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Borderline Personality Disorder and Addiction Recovery

Personality disorders affect a large percentage of the population and are sadly largely misunderstood by the general public.

There are generally 10 types of personality disorders which can be grouped into 3 different categories.

However, in this article we will be talking about borderline personality disorder (BPD). More specifically we are going to look at BPD, addiction and how they are often coupled as a dual diagnosis.

What is a personality disorder?

A personality disorder is defined as:

A deeply ingrained and maladaptive pattern of behaviour of a specified kind, typically apparent by the time of adolescence, causing long-term difficulties in personal relationships or in functioning in society.”

Borderline personality disorders

BPD distorts the person’s perception of self and interferes with their ability to maintain healthy, stable relationships.

Anyone who has BPD may be seen by their peers as dramatic, dependant and manipulative. This is because the condition is widely misunderstood and sometimes inaccurately diagnosed.

BPD most commonly arises as a misdirected and dysfunctional way to cope with unbearable emotional pain and overwhelming fear.

Borderline personality disorders and addiction

Addiction and BPD often have a close, yet extremely volatile relationship; drug and alcohol abuse exasperates some of the symptoms such as rage and depression.

These can become dangerous to both the individual and anyone who is around them at the time.

Given their overwhelming fear of abandonment, individuals with BPD are more likely to engage in drug abuse or alcohol consumption as a means to numb the pain.

Furthermore, self-harm such as cutting is very present in many individuals with BPD. This is a physical outlet for their deep emotional pain.

Suicide attempts are also an unfortunate reality for BPD sufferers and these tendencies are aggravated by substance abuse and addiction.

What causes borderline personality disorders?

Borderline personality causes remain widely unknown. However, there are various plausible theories about what could trigger this complex disorder.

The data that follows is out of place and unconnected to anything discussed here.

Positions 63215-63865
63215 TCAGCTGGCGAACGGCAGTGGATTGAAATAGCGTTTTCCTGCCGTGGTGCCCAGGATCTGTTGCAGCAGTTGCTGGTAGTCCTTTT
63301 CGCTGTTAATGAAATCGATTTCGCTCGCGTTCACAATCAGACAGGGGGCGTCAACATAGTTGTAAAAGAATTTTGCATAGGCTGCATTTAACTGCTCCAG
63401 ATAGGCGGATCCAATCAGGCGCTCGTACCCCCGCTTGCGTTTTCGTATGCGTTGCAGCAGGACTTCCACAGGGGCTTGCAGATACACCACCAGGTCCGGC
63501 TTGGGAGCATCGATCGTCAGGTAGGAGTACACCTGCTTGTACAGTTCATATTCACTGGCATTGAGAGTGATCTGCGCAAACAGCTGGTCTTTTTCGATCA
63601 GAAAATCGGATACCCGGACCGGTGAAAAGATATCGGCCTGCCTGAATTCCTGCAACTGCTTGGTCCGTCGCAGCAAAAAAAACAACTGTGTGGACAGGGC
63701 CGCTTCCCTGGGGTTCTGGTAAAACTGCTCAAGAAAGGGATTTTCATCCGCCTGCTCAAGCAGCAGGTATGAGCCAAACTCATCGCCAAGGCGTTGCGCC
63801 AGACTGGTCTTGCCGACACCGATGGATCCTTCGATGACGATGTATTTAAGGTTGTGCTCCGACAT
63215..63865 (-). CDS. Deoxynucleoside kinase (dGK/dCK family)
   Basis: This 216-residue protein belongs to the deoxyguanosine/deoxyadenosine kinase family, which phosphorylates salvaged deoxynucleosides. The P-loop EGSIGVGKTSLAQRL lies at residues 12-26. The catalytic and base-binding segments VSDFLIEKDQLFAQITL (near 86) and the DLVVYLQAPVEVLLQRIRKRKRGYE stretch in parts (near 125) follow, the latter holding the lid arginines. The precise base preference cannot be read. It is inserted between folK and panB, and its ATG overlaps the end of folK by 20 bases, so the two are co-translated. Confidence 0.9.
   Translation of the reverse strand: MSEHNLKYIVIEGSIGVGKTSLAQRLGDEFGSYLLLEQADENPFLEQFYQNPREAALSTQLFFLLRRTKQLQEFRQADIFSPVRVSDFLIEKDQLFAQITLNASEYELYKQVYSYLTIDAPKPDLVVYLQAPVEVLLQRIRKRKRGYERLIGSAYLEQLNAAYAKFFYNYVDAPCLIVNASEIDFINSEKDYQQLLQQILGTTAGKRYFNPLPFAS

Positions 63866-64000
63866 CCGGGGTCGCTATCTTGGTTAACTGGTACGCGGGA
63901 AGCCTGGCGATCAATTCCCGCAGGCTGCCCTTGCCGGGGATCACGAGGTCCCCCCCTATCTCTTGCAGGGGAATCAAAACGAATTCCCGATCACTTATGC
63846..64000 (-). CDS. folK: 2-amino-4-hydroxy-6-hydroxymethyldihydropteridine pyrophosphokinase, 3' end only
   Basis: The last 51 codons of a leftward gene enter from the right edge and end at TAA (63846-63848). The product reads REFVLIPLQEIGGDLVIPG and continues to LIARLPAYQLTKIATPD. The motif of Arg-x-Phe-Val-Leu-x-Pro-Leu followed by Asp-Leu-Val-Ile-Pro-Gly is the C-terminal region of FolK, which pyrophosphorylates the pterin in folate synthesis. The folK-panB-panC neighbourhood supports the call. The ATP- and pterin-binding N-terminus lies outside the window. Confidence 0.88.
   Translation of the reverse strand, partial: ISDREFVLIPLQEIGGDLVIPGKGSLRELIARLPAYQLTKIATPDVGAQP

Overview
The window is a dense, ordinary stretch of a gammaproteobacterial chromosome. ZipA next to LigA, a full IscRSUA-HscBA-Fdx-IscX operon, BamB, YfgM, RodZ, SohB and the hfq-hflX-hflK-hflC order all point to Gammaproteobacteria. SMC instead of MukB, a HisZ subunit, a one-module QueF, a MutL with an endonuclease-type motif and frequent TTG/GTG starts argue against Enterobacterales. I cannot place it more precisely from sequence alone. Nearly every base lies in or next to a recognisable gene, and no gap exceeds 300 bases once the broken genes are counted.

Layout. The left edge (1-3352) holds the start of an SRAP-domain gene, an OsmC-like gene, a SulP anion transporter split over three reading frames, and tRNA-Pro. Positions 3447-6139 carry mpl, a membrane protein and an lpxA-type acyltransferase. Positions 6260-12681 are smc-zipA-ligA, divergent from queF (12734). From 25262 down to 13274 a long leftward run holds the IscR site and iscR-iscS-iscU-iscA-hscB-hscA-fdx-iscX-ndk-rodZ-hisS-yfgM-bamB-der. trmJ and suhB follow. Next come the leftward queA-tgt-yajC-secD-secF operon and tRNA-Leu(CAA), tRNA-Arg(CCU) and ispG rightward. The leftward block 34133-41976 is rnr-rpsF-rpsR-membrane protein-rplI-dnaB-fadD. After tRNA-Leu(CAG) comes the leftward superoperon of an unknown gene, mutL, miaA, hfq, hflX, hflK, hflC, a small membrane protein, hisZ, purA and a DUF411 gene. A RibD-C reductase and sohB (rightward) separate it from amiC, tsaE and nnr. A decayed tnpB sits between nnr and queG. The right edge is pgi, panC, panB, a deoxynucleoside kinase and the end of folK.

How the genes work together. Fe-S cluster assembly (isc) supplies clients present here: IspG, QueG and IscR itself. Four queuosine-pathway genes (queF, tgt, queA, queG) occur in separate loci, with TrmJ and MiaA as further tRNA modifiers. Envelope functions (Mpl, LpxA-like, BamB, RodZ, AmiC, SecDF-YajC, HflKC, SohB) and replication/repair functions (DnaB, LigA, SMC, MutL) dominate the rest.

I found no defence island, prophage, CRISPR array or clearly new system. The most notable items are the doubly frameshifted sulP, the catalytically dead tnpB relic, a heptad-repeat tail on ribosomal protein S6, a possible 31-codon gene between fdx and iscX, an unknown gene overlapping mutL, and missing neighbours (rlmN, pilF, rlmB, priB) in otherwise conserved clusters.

• Heredity – personality disorders including BPD are often seen in close relatives such as siblings or parents. This is indicative of a possible genetic predisposition.
  • Brain chemistry – there may be a link between BPD and certain neurotransmitters which are not being processed normally by the individual
  • Family environment – childhood trauma related to sexual or physical abuse, abandonment or neglect may be a significant contribution to BPD.
  • Neurological factors – there may be abnormalities in the parts of the brains that control behaviour, emotions and mood

It is safe to say that all of these contributing factors also play a key role in substance abuse. Childhood trauma is also very common in people who are addicted as this is a means of coping with their pain or anger.

Furthermore, there are studies which indicate that that addiction is often strongly related to brain structure and function.

Borderline personality disorder symptoms

Although symptoms can vary, the most notable are:

  • Chronic, overwhelming feelings of emptiness
  • Impulsive behaviour such as binge eating, spending sprees or reckless driving
  • A pattern of unstable personal relationships
  • Desperate efforts to avoid abandonment
  • Emotional instability
  • Recurrent suicidal tendencies
  • Intense and inappropriate feelings of anger
  • Stress-related paranoid thoughts or disassociation

Personality disorders and addiction recovery - How do BPD and addiction overlap?

The similarities between addiction and borderline personality disorder make a proper diagnosis extremely difficult. Furthermore, in the case where an individual with BPD has anti-social and manipulative tendencies, treatment can be tricky.

Several symptoms of drug and alcohol addiction are similar to that of BPD, both are categorised as:

  • Manipulative, deceitful actions
  • Lack of concern for one’s own safety and health
  • Pattern of instable relationships and jobs
  • Manic episodes
  • Impulsive, self-destructive behaviours

Borderline personality treatment

Moodiness, depression, paranoia and suicidal tendencies are all symptoms which are associated with drug and alcohol addiction.

It's for this reason that treating a dual diagnosis such as is this more challenging. It is crucial that BPD and addiction are treated concurrently, using the correct approaches.

Step Away Rehabilitation Centre Port Elizabeth - Addiction recovery programmes South Africa

At Step Away, we understand the importance of treating personality disorders at the same time as addiction. Contact us to find out more about our holistic approaches during addiction recovery.

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